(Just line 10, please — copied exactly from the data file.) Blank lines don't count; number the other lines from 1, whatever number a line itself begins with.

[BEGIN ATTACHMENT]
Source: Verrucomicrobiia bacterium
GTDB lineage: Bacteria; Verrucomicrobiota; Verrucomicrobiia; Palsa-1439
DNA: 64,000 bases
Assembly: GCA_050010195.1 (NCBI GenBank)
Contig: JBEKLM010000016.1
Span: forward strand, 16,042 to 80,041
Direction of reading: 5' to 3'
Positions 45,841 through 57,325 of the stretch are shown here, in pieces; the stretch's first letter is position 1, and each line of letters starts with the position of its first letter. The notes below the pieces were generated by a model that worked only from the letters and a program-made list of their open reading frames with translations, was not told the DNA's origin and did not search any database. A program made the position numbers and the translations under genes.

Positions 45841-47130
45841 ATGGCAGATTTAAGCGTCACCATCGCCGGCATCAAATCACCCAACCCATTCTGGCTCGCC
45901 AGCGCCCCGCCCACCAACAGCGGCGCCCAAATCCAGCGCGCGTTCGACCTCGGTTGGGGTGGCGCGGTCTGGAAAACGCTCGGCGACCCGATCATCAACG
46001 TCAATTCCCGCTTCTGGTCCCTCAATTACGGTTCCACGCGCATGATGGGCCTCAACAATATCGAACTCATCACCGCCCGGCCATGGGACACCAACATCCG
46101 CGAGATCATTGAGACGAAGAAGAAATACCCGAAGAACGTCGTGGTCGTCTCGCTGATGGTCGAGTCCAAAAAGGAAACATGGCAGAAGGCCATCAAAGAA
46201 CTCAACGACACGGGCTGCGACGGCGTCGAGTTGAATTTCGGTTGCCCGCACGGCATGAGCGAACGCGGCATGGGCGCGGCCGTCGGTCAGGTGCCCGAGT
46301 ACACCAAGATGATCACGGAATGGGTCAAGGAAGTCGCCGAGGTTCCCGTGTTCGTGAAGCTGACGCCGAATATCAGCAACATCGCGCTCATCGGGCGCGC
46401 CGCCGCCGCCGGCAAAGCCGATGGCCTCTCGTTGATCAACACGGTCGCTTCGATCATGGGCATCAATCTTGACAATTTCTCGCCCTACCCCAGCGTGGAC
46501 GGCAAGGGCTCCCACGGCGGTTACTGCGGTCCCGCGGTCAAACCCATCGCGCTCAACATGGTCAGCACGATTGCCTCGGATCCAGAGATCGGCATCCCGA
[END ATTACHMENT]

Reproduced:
45841 ATGGCAGATTTAAGCGTCACCATCGCCGGCATCAAATCACCCAACCCATTCTGGCTCGCC